I often get asked how it is possible that a company that lost over half a billion dollars last year will shortly be listing in a valuation that could be greater than $25 billion, raising $3 billion in the process.  Yes, we both know what I’m talking about – the most discussed tech IPO since Facebook, Snap Inc., known by its users as Snapchat.

It started off with humble beginnings in 2011 as three friends met at Stanford University, initially developing a photo sharing app called Picaboo which, importantly and differently to other picture messaging services, only allowed the recipient to view the photo for a pre-determined time period. The photo then auto-deletes after this. Then, in 2013, there was a possible takeover by Facebook to the tune of an offered $3 billion on a 100% cash basis – but this was rejected by Snap Inc.

As it stands, the growth has been rapid and they now have over 161 daily million users – with a vast majority of this coming from the 16-30 years age bracket. But what sets it apart from other messaging apps like WhatsApp? Firstly, something called lenses, which allow users to edit pictures with different cartoon pictures: for example, by placing a rainbow on the picture or a set of rabbit ears on the photo of a person.

Then it adds “My Story”: this allows a timeline of pictures and videos to be broadcasted. Lastly, and the part I find most intriguing, is the addition of the Spectacles: not a software application but ultimately a physical pair of sunglasses with a camera on one lens which allows 10-second videos be uploaded to the My Story timeline. This is also the pertinent point in the company’s S1 filing for the IPO: it doesn’t call itself a messaging service, but actually a camera company. I think this has been intentional so as to differentiate it from Facebook and Twitter – a clever move indeed.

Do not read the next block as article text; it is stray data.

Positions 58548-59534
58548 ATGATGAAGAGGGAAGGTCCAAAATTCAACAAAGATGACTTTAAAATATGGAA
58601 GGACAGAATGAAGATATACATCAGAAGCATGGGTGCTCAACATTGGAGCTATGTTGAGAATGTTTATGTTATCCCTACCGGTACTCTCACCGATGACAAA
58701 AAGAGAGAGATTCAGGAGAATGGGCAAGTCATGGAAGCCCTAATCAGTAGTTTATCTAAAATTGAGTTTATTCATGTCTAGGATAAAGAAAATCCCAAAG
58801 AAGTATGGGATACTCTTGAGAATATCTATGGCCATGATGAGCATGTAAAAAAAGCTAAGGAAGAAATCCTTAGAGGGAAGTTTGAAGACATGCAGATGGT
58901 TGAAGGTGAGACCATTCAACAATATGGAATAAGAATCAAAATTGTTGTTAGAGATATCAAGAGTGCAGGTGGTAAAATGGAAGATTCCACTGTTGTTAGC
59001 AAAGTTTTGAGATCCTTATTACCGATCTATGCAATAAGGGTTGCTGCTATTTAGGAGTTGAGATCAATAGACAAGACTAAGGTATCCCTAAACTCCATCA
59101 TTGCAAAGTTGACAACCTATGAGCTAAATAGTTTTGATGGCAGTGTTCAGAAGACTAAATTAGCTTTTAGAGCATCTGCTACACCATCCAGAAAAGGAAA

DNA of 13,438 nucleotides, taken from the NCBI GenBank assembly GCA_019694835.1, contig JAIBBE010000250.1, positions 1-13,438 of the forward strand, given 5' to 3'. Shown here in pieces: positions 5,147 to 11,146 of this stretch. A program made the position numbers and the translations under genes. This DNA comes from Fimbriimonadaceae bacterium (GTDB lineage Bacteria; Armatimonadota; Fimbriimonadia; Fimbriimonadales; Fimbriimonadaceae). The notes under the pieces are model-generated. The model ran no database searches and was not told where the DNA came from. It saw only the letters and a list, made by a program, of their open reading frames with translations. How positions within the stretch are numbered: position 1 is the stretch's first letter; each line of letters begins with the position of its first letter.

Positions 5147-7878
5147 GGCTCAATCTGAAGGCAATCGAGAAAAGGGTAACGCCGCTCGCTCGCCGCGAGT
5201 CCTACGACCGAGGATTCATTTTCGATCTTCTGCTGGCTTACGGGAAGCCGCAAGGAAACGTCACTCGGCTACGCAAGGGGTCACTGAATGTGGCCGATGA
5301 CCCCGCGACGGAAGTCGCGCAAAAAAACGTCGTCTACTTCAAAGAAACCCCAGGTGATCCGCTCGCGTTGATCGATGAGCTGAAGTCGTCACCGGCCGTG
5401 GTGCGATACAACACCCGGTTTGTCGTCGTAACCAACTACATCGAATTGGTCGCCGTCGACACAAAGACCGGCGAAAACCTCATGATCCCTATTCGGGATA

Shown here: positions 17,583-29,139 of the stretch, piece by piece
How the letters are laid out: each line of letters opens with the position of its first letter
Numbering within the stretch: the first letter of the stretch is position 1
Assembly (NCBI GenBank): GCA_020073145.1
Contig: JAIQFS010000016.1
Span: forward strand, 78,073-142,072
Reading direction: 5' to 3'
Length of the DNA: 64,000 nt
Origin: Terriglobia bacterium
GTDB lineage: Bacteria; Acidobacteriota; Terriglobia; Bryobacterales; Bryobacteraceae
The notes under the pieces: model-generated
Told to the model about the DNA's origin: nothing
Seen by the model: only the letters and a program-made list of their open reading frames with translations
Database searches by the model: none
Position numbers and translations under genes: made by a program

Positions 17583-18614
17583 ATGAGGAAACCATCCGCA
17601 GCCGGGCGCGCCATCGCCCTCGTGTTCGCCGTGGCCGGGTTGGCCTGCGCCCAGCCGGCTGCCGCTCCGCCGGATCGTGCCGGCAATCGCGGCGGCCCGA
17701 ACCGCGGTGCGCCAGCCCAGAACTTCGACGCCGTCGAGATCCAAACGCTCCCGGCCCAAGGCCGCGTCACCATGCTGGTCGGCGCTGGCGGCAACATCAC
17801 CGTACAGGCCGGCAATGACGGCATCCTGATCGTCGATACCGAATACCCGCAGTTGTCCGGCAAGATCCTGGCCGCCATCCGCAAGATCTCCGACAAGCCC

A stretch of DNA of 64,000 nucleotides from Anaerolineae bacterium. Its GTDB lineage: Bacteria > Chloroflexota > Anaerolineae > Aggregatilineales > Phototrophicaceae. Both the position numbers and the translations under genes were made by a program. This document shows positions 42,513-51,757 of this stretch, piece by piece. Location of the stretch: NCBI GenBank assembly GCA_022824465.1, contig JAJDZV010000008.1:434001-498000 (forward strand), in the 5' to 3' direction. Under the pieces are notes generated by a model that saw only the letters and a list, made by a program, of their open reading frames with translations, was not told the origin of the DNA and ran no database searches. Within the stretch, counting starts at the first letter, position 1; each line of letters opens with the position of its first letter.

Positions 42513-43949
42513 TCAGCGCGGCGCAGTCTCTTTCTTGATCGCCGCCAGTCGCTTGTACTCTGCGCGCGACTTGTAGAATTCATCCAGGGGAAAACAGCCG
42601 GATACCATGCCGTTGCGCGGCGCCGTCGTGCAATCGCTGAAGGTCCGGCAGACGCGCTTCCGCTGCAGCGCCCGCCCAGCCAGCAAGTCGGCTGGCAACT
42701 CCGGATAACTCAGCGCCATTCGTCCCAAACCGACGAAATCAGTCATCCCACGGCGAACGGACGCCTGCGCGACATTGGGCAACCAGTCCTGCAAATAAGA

Various comparisons of the share price’s performance after the IPO, following the success of Facebook and the failure of Twitter, will be made. For me, the valuation of $25 billion does seem fully loaded but the innovative features, not just software but now with hardware such as the Spectacles, and the user growth makes this an exciting prospect.

Good luck

Jordan Hiscott, Chief Trader


The views and content expressed above are the views of the author and do not reflect the views of ayondo markets. This service is for information only and should not be interpreted as investment advice or any recommendation to enter into a financial transaction.

« Back to the ayondo Blog